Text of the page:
In Time for Lunar New Year, Four Artists Take a Hard Look at Chinese Reality
The artists—Lin Jingjing, Wang Guofeng, Zhou Wendou, and Ma Sibo—work in a range of mediums, including photography, painting, and installation. What brings them together in de Sarthe’s group show, “You, I, Among us,” is a shared impulse to challenge social norms and raise questions about current events, politics, the environment, pop culture, consumerism, and the intersection between public and private spheres.
It goes without saying that contemporary China, vast and quickly changing, is a complicated place for outsiders to understand. In “You, I, Among us,” the artists suggest that the social and political landscape isn’t easily comprehensible from an insider’s perspective, either. In her “Public Memory” series, for instance, Lin Jingjing subverts images of familiar figures—police officers, politicians, schoolchildren in uniform—to pose questions about power, numbness, and the nation’s troubled human rights record.
Wang Guofeng, too, transmits a sense of social chaos with his “Memory” series, in which he fuses the still frames of historical documentaries to create abstract visual images. “Whether history is still meaningful,” the artist writes, “becomes a question when its authenticity has turned vague, distorted or subjectified, abstracted.”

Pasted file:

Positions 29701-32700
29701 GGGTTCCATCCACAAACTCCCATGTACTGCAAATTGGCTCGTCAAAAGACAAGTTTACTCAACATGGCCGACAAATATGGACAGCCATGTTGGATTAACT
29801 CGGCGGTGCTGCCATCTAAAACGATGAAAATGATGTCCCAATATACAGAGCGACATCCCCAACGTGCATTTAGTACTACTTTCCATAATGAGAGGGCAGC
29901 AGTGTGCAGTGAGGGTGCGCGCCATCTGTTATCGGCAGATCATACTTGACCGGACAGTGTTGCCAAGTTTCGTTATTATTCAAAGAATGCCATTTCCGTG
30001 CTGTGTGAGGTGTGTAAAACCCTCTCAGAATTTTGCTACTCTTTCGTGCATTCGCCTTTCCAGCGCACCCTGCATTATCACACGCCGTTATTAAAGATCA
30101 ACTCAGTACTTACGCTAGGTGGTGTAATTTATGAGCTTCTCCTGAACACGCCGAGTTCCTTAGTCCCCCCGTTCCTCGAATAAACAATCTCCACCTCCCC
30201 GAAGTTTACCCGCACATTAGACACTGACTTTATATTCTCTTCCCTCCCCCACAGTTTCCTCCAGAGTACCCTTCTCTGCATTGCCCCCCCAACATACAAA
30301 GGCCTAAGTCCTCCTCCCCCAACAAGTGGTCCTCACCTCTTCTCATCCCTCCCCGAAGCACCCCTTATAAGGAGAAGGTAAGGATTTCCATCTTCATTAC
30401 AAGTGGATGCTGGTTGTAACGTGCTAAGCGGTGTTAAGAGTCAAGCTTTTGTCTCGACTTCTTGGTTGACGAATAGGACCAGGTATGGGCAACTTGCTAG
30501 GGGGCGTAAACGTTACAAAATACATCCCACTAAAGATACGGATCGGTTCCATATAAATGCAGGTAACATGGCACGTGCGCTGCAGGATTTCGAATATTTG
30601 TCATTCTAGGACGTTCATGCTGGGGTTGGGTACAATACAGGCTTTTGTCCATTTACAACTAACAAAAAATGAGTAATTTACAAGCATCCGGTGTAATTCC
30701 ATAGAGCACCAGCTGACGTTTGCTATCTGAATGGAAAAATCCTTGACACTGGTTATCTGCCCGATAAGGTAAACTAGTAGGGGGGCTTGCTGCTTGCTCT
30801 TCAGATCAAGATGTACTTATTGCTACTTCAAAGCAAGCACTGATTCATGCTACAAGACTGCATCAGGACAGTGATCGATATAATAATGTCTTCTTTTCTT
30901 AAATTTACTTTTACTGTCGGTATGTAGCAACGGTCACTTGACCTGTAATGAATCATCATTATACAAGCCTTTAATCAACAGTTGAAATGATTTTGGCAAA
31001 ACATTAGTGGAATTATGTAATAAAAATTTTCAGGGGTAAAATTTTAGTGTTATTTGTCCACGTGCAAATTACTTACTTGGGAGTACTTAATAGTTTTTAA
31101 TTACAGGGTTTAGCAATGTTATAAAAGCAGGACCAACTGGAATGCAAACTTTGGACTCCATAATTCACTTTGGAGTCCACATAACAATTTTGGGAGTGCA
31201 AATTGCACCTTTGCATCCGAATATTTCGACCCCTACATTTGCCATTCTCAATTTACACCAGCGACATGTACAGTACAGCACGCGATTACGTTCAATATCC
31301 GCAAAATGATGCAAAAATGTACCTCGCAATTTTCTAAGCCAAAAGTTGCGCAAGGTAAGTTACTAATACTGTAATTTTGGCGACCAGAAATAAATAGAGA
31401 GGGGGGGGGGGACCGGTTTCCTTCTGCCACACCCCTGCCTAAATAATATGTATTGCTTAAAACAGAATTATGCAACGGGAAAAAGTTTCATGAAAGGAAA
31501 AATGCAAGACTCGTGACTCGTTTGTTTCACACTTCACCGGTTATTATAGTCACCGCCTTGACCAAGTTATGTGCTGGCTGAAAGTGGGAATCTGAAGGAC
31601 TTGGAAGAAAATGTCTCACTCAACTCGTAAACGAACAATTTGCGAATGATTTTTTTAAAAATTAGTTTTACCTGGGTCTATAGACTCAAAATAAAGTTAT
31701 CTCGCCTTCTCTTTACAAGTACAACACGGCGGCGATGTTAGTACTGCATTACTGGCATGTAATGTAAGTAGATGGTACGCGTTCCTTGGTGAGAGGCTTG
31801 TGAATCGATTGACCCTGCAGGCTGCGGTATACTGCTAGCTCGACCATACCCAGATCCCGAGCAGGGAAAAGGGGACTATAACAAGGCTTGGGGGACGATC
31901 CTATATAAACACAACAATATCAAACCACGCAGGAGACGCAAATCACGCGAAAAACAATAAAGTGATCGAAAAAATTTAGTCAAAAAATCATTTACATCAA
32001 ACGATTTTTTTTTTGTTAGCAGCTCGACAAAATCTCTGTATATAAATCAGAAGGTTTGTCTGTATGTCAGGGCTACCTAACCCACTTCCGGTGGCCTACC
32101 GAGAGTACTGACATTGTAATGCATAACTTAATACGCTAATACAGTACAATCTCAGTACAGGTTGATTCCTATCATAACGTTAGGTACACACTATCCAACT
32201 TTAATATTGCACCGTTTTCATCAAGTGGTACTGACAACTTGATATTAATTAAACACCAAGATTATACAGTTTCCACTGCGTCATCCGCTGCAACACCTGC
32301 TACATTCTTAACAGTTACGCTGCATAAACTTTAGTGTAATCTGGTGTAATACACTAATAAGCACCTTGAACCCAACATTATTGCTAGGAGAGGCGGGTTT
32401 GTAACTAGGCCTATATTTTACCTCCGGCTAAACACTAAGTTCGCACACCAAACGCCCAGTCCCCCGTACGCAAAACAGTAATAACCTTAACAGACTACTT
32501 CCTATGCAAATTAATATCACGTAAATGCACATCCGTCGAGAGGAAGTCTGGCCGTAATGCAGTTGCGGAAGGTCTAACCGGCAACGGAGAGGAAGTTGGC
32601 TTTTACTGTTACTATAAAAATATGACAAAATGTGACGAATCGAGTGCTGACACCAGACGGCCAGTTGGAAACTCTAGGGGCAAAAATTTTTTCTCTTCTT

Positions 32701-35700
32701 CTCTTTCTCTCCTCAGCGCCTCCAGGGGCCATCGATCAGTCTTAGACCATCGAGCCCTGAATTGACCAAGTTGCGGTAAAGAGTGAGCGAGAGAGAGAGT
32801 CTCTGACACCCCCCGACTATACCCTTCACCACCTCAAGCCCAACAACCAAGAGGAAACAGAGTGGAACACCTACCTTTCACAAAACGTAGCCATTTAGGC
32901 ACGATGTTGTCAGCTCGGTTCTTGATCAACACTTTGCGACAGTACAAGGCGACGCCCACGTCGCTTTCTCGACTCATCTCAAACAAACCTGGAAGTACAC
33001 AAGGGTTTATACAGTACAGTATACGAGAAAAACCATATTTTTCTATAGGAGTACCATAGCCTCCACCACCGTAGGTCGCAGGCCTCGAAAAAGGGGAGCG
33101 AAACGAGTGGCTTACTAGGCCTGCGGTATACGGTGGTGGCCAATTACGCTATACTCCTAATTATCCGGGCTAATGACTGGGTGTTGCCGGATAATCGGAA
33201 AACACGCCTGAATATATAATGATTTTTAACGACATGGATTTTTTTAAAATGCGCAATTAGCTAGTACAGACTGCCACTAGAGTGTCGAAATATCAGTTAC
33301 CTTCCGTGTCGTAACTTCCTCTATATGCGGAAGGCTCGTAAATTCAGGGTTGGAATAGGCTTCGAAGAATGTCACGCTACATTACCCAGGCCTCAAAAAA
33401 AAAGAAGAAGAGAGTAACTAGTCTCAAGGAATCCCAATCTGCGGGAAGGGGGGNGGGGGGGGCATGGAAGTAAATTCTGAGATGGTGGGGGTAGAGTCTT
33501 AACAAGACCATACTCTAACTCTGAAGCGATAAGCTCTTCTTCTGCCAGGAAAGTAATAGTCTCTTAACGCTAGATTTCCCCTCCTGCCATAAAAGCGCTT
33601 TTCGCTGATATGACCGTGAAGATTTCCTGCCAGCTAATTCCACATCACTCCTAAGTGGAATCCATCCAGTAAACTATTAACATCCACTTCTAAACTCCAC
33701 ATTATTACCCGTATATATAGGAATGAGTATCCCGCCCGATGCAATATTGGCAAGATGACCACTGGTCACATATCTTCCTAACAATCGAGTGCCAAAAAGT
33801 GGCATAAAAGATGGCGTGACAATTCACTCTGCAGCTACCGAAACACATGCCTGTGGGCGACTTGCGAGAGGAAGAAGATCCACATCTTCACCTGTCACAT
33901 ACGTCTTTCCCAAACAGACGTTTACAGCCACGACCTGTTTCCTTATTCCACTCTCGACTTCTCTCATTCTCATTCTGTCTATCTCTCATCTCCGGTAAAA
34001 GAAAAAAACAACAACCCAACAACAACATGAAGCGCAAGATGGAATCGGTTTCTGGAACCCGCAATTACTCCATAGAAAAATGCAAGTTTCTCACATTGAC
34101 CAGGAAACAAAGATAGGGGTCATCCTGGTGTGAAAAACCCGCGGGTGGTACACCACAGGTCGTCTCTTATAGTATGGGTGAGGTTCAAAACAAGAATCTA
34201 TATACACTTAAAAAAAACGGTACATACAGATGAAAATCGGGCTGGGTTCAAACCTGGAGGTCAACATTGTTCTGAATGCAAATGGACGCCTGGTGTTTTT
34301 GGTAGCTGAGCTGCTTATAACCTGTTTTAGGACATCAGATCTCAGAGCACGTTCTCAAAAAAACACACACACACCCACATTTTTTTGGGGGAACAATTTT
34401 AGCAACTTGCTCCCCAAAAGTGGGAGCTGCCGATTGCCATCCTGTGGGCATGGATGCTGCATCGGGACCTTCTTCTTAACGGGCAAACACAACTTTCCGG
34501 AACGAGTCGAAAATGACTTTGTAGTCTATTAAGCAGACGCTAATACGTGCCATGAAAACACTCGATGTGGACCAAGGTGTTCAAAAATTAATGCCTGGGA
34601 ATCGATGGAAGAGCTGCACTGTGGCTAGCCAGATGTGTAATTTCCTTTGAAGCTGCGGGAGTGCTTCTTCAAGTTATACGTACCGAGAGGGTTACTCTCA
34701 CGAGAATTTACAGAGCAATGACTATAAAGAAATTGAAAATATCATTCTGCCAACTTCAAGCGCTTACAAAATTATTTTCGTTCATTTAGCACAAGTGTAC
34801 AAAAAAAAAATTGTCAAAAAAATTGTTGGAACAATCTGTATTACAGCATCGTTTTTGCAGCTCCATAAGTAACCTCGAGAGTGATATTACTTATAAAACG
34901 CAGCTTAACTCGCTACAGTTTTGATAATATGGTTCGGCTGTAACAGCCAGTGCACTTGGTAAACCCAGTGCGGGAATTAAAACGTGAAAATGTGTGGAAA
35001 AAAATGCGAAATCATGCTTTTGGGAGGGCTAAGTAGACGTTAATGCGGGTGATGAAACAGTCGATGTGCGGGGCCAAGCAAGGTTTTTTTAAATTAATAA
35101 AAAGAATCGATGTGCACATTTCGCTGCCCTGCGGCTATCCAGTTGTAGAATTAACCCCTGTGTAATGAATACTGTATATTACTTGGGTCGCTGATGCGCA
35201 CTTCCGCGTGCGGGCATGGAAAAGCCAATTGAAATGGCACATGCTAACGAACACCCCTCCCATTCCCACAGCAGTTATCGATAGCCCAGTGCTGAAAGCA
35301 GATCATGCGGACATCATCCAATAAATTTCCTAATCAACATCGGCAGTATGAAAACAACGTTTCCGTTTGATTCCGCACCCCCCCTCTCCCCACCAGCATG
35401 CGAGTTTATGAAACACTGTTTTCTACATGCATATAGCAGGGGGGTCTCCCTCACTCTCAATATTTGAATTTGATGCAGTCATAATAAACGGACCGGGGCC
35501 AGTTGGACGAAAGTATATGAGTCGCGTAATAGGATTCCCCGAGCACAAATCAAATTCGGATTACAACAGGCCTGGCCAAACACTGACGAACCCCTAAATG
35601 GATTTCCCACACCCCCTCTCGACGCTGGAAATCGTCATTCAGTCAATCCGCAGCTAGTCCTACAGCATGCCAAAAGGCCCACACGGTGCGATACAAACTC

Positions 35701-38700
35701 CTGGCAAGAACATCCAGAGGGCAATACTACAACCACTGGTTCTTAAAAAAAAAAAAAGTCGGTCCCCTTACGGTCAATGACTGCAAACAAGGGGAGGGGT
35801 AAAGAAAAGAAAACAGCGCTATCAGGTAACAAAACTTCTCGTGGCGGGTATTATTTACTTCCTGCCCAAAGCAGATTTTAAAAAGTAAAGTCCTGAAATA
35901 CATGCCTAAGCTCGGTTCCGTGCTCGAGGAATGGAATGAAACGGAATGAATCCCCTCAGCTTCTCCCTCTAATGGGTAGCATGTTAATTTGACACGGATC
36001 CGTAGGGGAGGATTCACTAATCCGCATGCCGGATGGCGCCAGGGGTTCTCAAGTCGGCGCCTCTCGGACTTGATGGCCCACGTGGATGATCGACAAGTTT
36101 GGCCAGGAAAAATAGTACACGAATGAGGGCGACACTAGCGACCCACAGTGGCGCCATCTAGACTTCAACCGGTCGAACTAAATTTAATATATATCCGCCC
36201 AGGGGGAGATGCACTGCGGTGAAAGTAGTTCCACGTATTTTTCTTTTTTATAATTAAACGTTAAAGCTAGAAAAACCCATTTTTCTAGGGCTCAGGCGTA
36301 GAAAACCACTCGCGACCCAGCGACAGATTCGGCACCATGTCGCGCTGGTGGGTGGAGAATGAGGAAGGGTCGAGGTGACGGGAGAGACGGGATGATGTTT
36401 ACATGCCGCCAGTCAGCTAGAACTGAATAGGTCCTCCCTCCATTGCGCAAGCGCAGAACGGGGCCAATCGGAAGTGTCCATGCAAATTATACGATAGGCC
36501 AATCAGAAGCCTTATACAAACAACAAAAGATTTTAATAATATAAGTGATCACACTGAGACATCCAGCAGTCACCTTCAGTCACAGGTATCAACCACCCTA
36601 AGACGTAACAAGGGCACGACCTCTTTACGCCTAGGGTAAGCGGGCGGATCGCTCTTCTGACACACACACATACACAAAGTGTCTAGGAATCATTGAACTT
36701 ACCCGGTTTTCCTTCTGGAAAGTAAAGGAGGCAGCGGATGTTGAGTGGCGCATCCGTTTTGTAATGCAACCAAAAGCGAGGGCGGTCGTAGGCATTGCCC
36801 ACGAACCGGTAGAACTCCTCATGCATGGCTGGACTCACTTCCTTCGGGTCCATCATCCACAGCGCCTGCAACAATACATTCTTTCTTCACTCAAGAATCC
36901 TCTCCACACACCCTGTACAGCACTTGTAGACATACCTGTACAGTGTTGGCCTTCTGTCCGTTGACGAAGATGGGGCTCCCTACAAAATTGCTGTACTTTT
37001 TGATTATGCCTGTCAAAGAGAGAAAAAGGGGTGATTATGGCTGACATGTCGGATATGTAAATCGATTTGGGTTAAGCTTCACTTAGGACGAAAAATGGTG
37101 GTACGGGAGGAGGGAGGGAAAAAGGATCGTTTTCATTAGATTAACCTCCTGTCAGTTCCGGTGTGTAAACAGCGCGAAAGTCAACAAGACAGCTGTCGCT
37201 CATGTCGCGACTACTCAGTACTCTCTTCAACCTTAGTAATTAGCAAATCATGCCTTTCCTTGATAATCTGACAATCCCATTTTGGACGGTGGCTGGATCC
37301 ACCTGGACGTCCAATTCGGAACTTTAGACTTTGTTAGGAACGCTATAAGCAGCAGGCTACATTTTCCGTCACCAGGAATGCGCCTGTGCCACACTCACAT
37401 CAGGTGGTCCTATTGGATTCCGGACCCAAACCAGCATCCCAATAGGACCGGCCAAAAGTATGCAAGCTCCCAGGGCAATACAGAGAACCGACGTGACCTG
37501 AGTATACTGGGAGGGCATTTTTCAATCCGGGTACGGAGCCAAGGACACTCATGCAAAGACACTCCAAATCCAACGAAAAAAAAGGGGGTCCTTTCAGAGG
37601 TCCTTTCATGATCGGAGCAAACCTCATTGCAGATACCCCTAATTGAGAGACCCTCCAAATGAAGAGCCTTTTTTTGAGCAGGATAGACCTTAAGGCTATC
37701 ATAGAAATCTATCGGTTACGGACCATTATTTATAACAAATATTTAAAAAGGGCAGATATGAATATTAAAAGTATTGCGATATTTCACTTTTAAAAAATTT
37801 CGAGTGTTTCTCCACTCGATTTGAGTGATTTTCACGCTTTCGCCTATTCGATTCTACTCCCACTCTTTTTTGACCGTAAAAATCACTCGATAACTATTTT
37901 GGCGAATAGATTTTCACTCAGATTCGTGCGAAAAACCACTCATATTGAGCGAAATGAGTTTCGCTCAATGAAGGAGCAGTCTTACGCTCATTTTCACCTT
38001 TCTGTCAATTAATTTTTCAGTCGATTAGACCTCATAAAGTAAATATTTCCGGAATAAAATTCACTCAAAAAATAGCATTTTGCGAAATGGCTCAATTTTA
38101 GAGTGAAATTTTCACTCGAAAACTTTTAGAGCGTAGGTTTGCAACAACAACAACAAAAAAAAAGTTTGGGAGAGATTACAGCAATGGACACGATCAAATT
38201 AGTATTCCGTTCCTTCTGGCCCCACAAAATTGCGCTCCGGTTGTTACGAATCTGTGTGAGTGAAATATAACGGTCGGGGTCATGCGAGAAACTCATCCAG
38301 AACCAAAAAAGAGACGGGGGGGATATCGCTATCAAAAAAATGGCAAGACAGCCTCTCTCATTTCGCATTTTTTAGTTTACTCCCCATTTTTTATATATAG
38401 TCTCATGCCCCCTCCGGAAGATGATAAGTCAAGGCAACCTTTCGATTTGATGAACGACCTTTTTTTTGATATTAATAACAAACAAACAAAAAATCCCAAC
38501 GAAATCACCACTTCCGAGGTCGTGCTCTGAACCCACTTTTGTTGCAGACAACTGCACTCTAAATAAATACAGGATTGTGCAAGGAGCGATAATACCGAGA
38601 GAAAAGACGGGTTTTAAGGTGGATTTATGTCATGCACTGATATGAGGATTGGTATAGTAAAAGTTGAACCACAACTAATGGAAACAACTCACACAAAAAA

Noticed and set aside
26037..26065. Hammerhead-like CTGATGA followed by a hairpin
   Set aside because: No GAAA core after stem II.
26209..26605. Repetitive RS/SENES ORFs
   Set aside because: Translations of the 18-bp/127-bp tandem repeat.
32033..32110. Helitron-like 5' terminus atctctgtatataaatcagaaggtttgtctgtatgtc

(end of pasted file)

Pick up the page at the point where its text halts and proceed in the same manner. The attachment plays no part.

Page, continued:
Zhou Wendou also took inspiration from the past, specifically in older ways of thinking that remain deeply ingrained in Chinese culture. His “Diamond Dreams” installation, set in a dark room, is a reference to a Chinese saying: “Touch stone and turn it into gold.” Neon forms built around each stone bathe the rock face in blue, white, or red light and create an ethereal effect. However, the work explicitly highlights reality, what one might call the overarching theme of “You, I, Among us” itself. The stone isn’t gold, Zhou seems to be pointing out—it’s still just a stone.
“You, I, Among us” is on view at de Sarthe Gallery, Beijing, Dec. 18th, 2014 - Mar. 15th, 2015.
Installation view of Lin Jinging, Public Memory 2, 2013, courtesy of de Sarthe Gallery.
Installation views of “You, I, Among us” courtesy of de Sarthe Gallery.